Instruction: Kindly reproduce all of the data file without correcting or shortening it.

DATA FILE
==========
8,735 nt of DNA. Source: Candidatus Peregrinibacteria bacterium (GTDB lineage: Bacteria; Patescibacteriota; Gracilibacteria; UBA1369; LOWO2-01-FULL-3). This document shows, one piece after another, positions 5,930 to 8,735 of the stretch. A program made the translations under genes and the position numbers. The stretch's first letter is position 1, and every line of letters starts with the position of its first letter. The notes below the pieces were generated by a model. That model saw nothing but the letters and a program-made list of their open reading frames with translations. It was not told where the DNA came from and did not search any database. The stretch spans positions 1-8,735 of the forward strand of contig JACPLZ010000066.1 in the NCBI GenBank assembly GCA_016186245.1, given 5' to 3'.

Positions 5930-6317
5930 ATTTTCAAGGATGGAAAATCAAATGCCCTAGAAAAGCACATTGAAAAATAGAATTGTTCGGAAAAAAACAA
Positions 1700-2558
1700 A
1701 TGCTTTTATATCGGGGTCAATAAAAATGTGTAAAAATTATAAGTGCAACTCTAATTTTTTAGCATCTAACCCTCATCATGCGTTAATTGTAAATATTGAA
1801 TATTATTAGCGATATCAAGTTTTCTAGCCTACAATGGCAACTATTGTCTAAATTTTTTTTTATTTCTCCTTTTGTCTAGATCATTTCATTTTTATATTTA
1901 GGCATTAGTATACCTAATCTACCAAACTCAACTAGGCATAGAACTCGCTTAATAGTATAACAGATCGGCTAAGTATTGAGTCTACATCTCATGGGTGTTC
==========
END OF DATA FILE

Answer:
8,735 nt of DNA. Source: Candidatus Peregrinibacteria bacterium (GTDB lineage: Bacteria; Patescibacteriota; Gracilibacteria; UBA1369; LOWO2-01-FULL-3). This document shows, one piece after another, positions 5,930 to 8,735 of the stretch. A program made the translations under genes and the position numbers. The stretch's first letter is position 1, and every line of letters starts with the position of its first letter. The notes below the pieces were generated by a model. That model saw nothing but the letters and a program-made list of their open reading frames with translations. It was not told where the DNA came from and did not search any database. The stretch spans positions 1-8,735 of the forward strand of contig JACPLZ010000066.1 in the NCBI GenBank assembly GCA_016186245.1, given 5' to 3'.

Positions 5930-6317
5930 ATTTTCAAGGATGGAAAATCAAATGCCCTAGAAAAGCACATTGAAAAATAGAATTGTTCGGAAAAAAACAA
Positions 1700-2558
1700 A
1701 TGCTTTTATATCGGGGTCAATAAAAATGTGTAAAAATTATAAGTGCAACTCTAATTTTTTAGCATCTAACCCTCATCATGCGTTAATTGTAAATATTGAA
1801 TATTATTAGCGATATCAAGTTTTCTAGCCTACAATGGCAACTATTGTCTAAATTTTTTTTTATTTCTCCTTTTGTCTAGATCATTTCATTTTTATATTTA
1901 GGCATTAGTATACCTAATCTACCAAACTCAACTAGGCATAGAACTCGCTTAATAGTATAACAGATCGGCTAAGTATTGAGTCTACATCTCATGGGTGTTC